Emotionally: Sanguines in Inclusion tend to want to be the center of attention. They may try to get this attention by becoming loud and boisterous, then, if they do not receive the attention they need, they tend to “swing” from being upbeat and happy to downbeat and sad. They will tend to “mope” around and have a pity party (pout). They will not swing back to being upbeat until they are accepted by people again.

Spiritually: Sanguines in Inclusion tend to say and do things that are not pleasing to God in order to keep from being rejected; therefore, they may pull away from God as they may think He will also reject them because of their behavior.

Therefore, they need to learn:

1. That trying to please people in ungodly ways will not alleviate their stress from social rejection; it can only bring on more stress as they tend to neglect their health by not eating correctly, drinking, etc., and by not taking care of their personal hygiene.

2. Not to always try to dominate the conversation and be the center of attention but rather allow others to talk. When they are more considerate of the needs of others, they will find that they have fewer feelings of rejection, and their downward mood swings will become minimal.

3. That God created them and He is always with them. When they say and do things that are not pleasing to God in order to keep from being rejected, they need to learn to ask for His forgiveness and draw closer to Him rather than pull farther away.


See Hebrews 13:5: “…for he hath said, I will never leave thee, nor forsake thee.”

3.  Tasks:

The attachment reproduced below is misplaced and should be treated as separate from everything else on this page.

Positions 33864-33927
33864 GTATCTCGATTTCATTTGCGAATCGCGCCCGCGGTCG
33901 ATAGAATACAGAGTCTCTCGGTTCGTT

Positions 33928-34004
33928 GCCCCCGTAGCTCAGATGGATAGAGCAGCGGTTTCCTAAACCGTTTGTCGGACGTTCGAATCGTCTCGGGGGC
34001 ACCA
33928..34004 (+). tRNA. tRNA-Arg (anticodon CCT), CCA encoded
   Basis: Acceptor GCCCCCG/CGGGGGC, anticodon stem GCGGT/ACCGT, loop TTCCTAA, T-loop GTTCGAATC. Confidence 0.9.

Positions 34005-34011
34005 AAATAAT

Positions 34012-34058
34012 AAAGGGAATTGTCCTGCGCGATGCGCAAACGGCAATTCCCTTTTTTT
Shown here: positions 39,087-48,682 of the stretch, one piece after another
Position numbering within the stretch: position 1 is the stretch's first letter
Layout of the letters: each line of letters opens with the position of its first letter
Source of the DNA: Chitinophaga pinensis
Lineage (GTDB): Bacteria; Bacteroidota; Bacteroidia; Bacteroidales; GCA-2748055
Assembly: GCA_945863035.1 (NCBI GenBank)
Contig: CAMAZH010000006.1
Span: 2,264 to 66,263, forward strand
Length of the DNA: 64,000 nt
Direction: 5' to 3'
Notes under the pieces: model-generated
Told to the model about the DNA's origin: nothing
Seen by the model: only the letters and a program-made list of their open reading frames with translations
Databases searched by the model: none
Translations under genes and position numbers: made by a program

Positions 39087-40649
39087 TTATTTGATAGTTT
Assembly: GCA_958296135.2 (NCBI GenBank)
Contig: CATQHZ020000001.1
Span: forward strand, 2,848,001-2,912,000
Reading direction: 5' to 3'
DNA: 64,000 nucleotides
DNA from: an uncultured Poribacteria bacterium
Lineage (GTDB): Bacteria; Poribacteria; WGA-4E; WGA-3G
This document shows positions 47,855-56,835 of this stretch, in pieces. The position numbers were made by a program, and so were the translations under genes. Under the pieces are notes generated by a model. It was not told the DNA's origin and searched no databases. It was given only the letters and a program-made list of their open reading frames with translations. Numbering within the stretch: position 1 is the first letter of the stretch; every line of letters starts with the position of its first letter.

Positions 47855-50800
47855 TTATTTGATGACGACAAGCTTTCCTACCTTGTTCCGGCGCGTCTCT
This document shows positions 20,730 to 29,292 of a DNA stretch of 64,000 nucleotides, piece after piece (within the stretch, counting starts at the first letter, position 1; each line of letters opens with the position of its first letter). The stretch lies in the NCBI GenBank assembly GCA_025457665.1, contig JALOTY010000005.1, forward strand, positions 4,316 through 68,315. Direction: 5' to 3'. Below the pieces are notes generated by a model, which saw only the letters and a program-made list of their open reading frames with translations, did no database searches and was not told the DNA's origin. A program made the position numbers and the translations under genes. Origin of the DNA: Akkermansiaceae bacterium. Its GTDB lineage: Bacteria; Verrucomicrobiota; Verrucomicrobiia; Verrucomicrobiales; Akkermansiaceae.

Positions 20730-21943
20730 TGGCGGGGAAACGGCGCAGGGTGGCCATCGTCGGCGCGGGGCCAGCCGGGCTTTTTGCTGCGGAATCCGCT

For Sanguines in Inclusion, being required to do tasks all day will cause them stress. Sanguines in Inclusion need to be able to communicate with people; tasking all day is unthinkable to the Sanguine. They just cannot concentrate on a task for long periods of time; their mind will trail off, and they may daydream—dreaming that they are with people. If they must task all day, they need to be able to have “people” breaks in order to alleviate their stress.

Physically: Sanguines in Inclusion may arrive late for work because they know that it is going to be a long, dull day. They will not care what they look like; they may look like they just “rolled” out of bed, e.g., unshaven, needing a haircut and wearing wrinkled clothes. In other words, personal hygiene is last on their “to do” list.

Emotionally: Sanguines in Inclusion may become moody and stressed if they are required to do tasks without being able to interact with people. Their work will tend to suffer; it can become sloppy and haphazard, and they may make blatant errors and not follow through on their obligations all because of stress created by not being able to interact with people. This stress will throw them into their downward swing mode. They will no longer be upbeat and happy.

Spiritually: Sanguines in Inclusion may be so stressed that they do not want to pray and spend time with God. They tend to feel all alone, like they are the only ones on the planet. They will tell you that they need a “real” person with skin on to talk to, and that when they pray, they still feel the need to talk with people.

Therefore, they need to learn:

1. That if they are isolated from people to find godly ways to meet their need for socializing, e.g., going to church, Bible studies, joining adult/youth groups, joining exercise groups, etc.

2. To put God first and seek Him when they are lonely because He created them and He is with them always. He is just a prayer away. By doing this, it will lessen their fear of rejection.

3. That tasks will stress them. When seeking employment, they need to find a job where they can interact with people as well as doing tasks. At the very least, they should try to seek employment where they can play music in order for them to “feel” that they are around people.


See Psalm 18:6: “In my distress I called upon the Lord, and cried unto my God: he heard my voice out of his temple, and my cry came before him, even into his ears.”

PLEASE NOTE: These are temperament tendencies, and, as always, while you are counseling the Sanguine in Inclusion you must take into consideration their walk with the Lord, learned behavior, personality and birth order.

In the next issue we will look at the Pearl of Great Value—Supine in Inclusion.